A temporary power tap panel 10 is shown in FIGS. 1 and 2 employing three of the subject convenience outlets 12 in a metal mounting housing 14. The housing would include mounting tabs 16, 18, and an aperture 20 with a rubber grommet 22 therein through which a power cord 24 passes. One end of the cord 24 is terminated to the end outlet 12 by means of terminals 26 and the other end is provided with a conventional plug, not shown, which can be used to connect with a standard power source such as a duplex receptacle, also not shown. The terminals 26 can be of the type shown in U.S. Pat. No. 2,888,662, the description of which is incorporated herein by reference. The outlets 12 are interconnected by conductors 28.
Each convenience outlet 12 according to the present invention includes a body member 30 and a rear cover 32, both made of rigid insulative material. The body member 30 and rear cover 32 together define therein a terminal cavity 34. The body member 30 also has a front mating force 36 and an outwardly directed shoulder 38 spaced to the rear of the mating face 36. The body member 30 also includes a plurality of slots defining cantilevered arms 40. Each arm 40 has a stepped profile 42 on the free end thereof, which profile allows for engagement with panels of various thicknesses, as best understood from the section views of FIGS. 5 and 6. The body member 30 also has a plurality of conductor notches 44, 46 aligned on opposing rear edges. The cover 32 includes conductor notches 48, 50 on opposing edges and a plurality of depending mounting legs 52, 54, each leg having an outwardly directed latching lug 56, 58, respectively. The cover also includes a series of apertures 60 each aligned with a respective terminal in the outlet 12.
The outlet 12 also includes two power terminals 62, 64 and a ground terminal 66. Each terminal 62, 64, 66 includes a folded plate portion 68, 70, 72 which define an insulation displacing, conductor engaging slot 74, 76, 78, respectively, for receiving a conductor therein. The folded sidewalls of the plate portions 68, 70, 72 define receptacles 80, 82, 84 adapted to receive the terminals 26. The power terminals 62, 64 also include a front end 86, 88 adapted to mate with tines of a conventional power plug, not shown, in known fashion. The ground terminal 66 includes a mating grounding blade 90 adapted to engage the ground tine of the power plug and at least one cantilever grounding leg 92 having an outurned end which will project through a slot defining a cantilever arm 40, as can be seen in FIGS. 4 and 5.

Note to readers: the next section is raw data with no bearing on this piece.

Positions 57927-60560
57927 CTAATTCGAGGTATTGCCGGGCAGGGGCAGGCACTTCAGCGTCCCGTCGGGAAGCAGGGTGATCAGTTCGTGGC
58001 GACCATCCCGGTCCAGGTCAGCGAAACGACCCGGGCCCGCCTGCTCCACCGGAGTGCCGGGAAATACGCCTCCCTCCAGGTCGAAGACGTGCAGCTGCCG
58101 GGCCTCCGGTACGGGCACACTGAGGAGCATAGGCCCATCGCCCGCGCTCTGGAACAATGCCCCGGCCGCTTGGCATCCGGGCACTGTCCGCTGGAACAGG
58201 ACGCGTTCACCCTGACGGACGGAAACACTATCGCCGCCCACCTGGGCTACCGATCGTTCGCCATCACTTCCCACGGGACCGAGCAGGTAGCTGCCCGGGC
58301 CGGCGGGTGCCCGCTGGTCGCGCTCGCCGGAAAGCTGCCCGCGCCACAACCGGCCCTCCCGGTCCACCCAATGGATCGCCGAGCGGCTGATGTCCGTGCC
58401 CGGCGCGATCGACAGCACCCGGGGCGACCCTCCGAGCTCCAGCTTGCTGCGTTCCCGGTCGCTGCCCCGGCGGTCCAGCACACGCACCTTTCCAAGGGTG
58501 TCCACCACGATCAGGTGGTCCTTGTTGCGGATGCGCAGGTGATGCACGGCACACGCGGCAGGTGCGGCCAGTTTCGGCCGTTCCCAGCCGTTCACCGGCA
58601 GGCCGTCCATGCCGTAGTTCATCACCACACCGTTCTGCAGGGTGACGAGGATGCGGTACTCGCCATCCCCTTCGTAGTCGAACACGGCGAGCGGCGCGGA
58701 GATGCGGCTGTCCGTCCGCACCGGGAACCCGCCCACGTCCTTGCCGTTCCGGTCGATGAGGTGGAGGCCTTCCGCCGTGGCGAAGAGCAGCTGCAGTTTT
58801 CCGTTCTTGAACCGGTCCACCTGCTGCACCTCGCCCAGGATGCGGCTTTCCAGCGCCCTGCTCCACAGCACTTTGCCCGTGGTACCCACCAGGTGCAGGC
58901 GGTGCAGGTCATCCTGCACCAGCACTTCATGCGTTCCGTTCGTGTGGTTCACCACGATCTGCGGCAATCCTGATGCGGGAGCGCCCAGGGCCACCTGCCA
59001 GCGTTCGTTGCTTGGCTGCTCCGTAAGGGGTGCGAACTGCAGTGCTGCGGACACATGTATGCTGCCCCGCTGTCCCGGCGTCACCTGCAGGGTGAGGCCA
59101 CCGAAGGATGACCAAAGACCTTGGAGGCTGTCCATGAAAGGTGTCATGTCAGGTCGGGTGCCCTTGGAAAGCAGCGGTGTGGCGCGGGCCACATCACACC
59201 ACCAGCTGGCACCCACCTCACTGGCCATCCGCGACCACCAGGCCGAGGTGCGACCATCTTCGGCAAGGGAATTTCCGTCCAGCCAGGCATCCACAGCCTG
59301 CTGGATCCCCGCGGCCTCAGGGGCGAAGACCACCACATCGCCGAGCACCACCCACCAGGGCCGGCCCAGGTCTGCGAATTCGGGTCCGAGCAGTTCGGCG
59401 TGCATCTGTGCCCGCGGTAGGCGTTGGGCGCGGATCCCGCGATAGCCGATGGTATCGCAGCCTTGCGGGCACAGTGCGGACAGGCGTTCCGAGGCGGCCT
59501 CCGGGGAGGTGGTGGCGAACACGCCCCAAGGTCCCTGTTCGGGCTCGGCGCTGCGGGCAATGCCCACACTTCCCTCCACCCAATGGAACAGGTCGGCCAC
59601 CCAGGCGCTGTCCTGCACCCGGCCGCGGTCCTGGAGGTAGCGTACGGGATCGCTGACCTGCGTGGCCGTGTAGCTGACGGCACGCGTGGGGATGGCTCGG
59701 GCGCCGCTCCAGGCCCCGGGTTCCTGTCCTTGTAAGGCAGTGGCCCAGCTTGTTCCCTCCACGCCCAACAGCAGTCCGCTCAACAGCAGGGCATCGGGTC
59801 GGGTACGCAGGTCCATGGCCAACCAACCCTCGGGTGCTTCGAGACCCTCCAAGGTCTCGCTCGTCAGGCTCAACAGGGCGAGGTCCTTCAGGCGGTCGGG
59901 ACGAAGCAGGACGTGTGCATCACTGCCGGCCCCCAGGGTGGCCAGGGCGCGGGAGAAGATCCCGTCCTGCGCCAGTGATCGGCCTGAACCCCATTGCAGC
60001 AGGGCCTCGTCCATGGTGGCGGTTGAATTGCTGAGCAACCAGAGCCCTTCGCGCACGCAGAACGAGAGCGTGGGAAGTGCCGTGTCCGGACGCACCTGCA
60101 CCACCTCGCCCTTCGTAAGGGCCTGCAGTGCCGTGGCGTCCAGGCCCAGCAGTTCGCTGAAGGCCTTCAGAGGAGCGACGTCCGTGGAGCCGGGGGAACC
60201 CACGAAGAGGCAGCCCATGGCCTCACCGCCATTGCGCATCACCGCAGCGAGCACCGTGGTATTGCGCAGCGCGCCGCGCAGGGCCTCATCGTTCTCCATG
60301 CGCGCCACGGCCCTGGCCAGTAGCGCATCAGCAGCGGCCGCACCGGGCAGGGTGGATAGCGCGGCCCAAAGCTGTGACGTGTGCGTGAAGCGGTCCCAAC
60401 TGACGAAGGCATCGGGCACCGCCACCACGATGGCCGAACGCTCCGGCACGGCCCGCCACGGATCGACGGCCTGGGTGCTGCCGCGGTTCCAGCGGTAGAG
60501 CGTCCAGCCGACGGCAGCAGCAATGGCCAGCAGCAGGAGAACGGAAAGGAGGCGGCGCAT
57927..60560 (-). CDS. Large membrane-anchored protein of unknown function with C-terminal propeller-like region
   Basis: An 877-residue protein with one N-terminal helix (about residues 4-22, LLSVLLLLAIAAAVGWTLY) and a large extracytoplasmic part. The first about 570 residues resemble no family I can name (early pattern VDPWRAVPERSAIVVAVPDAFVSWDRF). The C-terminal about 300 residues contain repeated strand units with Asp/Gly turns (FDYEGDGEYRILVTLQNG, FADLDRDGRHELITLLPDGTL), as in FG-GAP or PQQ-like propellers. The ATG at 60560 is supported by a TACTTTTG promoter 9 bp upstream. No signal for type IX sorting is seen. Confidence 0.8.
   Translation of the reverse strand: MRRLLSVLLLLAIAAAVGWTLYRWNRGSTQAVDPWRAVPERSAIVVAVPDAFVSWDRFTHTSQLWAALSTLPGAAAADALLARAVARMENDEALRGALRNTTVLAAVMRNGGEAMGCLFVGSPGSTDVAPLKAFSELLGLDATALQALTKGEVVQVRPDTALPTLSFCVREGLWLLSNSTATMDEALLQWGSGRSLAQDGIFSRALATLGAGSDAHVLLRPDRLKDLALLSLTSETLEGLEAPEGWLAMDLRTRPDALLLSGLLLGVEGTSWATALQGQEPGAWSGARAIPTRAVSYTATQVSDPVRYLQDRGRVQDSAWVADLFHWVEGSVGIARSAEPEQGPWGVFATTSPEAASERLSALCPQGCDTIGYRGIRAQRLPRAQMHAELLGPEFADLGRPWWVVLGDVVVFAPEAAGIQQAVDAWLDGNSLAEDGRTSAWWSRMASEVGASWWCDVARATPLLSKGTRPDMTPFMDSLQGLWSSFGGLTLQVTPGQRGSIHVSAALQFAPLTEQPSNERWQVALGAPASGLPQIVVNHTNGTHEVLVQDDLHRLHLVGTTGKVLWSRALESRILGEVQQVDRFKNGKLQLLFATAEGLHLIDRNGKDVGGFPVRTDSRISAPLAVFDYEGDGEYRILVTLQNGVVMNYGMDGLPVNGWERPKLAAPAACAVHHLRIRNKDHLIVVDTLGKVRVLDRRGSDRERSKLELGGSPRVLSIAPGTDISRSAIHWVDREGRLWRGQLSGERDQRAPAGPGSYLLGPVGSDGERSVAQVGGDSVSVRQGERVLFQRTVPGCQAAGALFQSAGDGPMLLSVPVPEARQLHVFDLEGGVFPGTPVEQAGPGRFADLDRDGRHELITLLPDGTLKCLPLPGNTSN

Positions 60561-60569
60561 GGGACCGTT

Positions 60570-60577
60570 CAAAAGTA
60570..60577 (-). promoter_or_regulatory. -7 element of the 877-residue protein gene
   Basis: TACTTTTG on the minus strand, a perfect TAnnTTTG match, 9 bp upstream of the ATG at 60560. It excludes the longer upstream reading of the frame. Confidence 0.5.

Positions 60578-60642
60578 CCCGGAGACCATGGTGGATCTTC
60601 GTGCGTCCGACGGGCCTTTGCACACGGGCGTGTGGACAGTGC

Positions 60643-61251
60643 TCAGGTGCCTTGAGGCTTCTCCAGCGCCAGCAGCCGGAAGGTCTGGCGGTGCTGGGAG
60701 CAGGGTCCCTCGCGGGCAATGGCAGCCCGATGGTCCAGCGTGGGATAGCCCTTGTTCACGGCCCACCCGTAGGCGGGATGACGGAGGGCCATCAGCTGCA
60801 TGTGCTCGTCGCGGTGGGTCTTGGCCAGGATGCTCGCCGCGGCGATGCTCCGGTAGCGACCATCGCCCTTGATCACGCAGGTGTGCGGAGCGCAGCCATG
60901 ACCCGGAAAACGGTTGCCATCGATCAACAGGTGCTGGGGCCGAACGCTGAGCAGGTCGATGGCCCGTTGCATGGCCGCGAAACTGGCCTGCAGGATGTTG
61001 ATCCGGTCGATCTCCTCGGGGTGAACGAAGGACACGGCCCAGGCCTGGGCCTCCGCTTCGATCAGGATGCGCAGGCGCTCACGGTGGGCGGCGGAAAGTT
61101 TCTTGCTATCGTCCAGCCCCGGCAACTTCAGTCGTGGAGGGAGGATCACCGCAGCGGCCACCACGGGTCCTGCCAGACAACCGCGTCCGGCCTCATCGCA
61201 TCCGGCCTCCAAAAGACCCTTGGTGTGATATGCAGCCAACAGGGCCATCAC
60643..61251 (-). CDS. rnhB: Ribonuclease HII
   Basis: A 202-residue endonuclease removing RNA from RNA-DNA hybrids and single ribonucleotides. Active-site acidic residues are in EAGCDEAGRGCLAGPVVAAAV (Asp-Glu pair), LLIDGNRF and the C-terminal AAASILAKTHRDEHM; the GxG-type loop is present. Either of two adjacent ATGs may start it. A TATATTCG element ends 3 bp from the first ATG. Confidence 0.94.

The subject convenience outlet 12 is loaded with the ground and powered terminals and inserted in an aperture 94 from the front of a panel 96. It will be appreciated from FIGS. 5 and 6 that the profiled ends 42 of the cantilever legs 40 will compensate for the thickness of the panel 96 and tightly secure the outlet 12 therein. It will also be noted from FIG. 5 that the grounding leg 92 of the ground terminal 66 will engage the panel 96. The outlets 12 are interconnected by placing the insulated conductors 28 into the appropriate notches 44, 46 of the body member 30 and terminating them in known fashion by forcing the conductors 28 into the appropriate slotted plate portions 68, 70, 72 of the respective terminals 62, 64, 66. This can be done either without the cover by directly pushing against the conductors or with the cover engaging and driving the conductors. The cover closes the rear of the outlet and also acts as a strain relief preventing the unintended withdrawal of the conductors from the outlet. The lugs 56, 58 of the legs 52, 54, lockingly engage in slots which form the cantilever arms 40, as shown in FIGS. 4 and 5.
FIG. 4 shows an outlet 12 being connected to a source by means of terminals 26 attached to conductors 98 of power cord 24. The terminals are crimped onto the conductors and inserted through the apertures 60 in the rear of the cover 32. The terminals 26 each include a pair of tines 100, 102 which will pass to either side of a respective conductor 28 and engage in the receptacle portions 80, 82, 84 of the folded plate portions 68, 70, 72 of the respective terminals 62, 64, 66. This can also be seen from FIG. 8.
An alternate embodiment of terminals is shown in FIG. 11. In this instance the terminals 102, 104, 106 in the outlet 12 have a rearwardly directed mating blade portion and the terminals 108, 110, 112 crimped to power cord conductors 114, 116, 118 have receptacle mating portions. The terminals 108, 110, 112 are inserted into respective apertures 60 in the cover 32 to engage the blades of the respective terminals 102, 104, 106.
It should be appreciated that the present convenience outlet can also be used as a permanent installation. In these cases it will be necessary to comply with local wiring codes and include raceways, conduits or the like.
The present invention may be subject to many modifications and changes without departing from the spirit or essential characteristics thereof. The present invention is therefore to be considered in all respects as illustrative and not restrictive of the scope of the invention.
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|U.S. Classification||439/405, 439/406, 439/650|
|International Classification||H01R25/00, H01R4/24, H01R13/58|
|Cooperative Classification||H01R13/58, H01R25/006, H01R4/2445|